The VA mortgage loan

August 15, 2011 – The 1944 GI Bill provided various benefits for veterans, one of which was the VA Loan Guaranty Program.

The bill was an attempt to stabilize the economy as we moved from wartime to a peacetime environment. Before the bill, veterans were offered a cash bonus after they served. In lieu of the bonus, the government chose to offer a guaranty for part of the loan amount so veterans could buy a home.

Ultimately, this program saved the nation money and increased opportunities by creating jobs in the housing construction industry and related fields. And, today, the program is just as valuable to veterans who are among the few eligible to purchase a home with minimal or no down payment.

Who is eligible?
The VA Home Loan Program is available for all veterans and surviving unmarried spouses. A veteran is one whom either served in the armed forces with an honorable discharge or is currently on active duty (including National Guard and Reservists). Minimum qualifying service time requirements do apply.

Upon discharge, the veteran is able to obtain their Certificate of Eligibility. This form, issued by the VA, indicates that the veteran is eligible for a VA loan and evidences the amount of entitlement available.

The basics
The U.S. Government assumes responsibility (guaranty) for a percentage of a loan should the veteran default. Guaranty is similar to mortgage insurance on a conventional loan and the mortgage insurance premium on FHA loans.

A veteran must have sufficient entitlement available in order to obtain a VA loan. Entitlement is defined as the amount of guaranty or insurance benefit that is available to an eligible veteran. The basic entitlement is $36,000 for most loan amounts.

How the government pays
A funding fee is collected on most VA loans similar to FHA’s mortgage insurance premium. This fee is pooled to form a reserve fund to cover losses that may occur. The funding fee differs depending on usage, veteran eligibility, and amount of down payment and whether the loan is for a purchase or refinance. The funding fee is waived for veterans who have a service-connected disability. The fee can be financed or paid in cash.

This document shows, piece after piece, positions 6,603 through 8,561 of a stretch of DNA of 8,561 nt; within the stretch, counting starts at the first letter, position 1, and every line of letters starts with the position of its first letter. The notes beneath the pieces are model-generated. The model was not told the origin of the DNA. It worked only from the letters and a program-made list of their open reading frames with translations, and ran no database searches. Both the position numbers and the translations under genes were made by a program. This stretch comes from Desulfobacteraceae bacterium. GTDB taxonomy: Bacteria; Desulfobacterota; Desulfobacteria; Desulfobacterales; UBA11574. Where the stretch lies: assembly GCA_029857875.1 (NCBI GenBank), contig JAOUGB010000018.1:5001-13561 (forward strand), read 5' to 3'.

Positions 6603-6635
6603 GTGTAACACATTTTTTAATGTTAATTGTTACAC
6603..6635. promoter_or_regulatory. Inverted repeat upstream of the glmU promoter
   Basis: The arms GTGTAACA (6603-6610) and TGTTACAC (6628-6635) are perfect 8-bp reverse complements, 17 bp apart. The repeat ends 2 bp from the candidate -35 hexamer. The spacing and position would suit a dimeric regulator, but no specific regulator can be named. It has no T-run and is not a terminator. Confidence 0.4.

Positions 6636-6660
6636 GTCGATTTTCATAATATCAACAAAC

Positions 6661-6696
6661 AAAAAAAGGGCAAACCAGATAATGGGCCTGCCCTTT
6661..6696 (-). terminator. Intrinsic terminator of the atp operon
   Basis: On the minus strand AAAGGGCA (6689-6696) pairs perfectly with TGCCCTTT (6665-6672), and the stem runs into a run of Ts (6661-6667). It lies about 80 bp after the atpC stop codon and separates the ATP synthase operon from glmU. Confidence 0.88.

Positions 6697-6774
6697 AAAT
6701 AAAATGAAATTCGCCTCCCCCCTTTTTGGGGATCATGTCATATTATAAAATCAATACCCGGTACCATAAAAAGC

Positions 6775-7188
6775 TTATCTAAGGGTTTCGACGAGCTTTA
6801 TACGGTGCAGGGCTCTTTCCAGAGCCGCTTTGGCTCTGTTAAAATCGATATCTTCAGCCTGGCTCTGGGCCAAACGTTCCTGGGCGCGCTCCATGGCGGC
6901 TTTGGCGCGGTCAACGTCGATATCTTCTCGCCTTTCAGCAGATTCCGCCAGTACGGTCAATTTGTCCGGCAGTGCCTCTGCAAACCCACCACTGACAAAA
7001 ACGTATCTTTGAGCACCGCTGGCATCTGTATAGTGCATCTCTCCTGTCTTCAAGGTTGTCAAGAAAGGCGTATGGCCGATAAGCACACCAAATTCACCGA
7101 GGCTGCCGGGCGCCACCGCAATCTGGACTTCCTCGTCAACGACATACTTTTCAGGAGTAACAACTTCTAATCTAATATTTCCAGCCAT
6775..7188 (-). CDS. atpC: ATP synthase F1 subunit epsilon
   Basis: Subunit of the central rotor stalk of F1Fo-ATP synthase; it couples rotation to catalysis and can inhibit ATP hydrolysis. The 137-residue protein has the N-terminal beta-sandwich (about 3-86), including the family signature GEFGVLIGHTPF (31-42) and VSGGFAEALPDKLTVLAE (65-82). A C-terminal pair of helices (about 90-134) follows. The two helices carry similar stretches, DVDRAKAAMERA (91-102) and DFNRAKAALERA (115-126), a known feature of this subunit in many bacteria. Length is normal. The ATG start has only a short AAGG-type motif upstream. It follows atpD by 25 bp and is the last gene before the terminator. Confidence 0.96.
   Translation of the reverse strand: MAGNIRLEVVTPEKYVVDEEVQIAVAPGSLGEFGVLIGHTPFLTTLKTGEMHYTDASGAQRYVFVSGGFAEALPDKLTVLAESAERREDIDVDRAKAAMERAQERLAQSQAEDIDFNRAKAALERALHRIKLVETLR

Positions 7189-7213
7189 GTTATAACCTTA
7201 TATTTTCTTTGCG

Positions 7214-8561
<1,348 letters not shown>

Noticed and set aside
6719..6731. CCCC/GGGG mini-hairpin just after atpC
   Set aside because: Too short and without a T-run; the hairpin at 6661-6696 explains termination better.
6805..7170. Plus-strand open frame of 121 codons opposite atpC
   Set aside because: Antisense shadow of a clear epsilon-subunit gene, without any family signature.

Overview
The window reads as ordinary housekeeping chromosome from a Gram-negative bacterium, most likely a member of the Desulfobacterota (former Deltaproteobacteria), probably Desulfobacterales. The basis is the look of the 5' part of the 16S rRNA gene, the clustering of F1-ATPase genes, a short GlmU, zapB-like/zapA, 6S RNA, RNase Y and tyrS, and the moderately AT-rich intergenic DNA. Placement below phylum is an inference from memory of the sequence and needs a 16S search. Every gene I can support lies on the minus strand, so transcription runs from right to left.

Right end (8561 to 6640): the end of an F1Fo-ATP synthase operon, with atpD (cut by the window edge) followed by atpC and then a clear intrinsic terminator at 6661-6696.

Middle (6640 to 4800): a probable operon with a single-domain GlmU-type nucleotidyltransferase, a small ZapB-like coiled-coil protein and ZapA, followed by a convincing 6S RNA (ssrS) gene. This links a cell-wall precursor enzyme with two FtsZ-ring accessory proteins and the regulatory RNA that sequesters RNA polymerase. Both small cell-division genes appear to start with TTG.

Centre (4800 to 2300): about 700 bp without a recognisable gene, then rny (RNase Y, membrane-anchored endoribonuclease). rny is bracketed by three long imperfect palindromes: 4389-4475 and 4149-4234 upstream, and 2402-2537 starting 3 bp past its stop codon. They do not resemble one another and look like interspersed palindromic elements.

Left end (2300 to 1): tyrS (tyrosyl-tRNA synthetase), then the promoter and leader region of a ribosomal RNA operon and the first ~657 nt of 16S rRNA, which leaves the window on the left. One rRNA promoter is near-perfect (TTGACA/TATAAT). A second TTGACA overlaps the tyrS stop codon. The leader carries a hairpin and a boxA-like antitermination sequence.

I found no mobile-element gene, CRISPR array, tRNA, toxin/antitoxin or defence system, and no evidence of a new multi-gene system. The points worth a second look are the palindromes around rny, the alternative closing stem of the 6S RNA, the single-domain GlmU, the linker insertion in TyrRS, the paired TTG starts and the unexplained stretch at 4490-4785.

The minimum guaranty required, 25 percent, is based on the loan amount including the funding fee. In addition, the origination fee and discount points are also based on the loan amount including the funding fee.

The VA Home Loan Program has credit qualifying requirements similar to any conventional or FHA program. Unlike conventional or FHA financing, however, VA loans only require one ratio calculation based on gross income—the total debt to income ratio cannot exceed 41 percent.

VA also requires residual income to be calculated based on net income as well as number of dependents and location of the property. Residual income is a valuable tool to assess a borrower’s ability to repay the loan.

The future of VA
The demand for VA loans is increasing, as VA is one of the most affordable programs available in today’s market, and requires no downpayment. In addition, buyers are becoming more knowledgeable about the types of financing available and see the VA loan as an available alternative to traditional financing.


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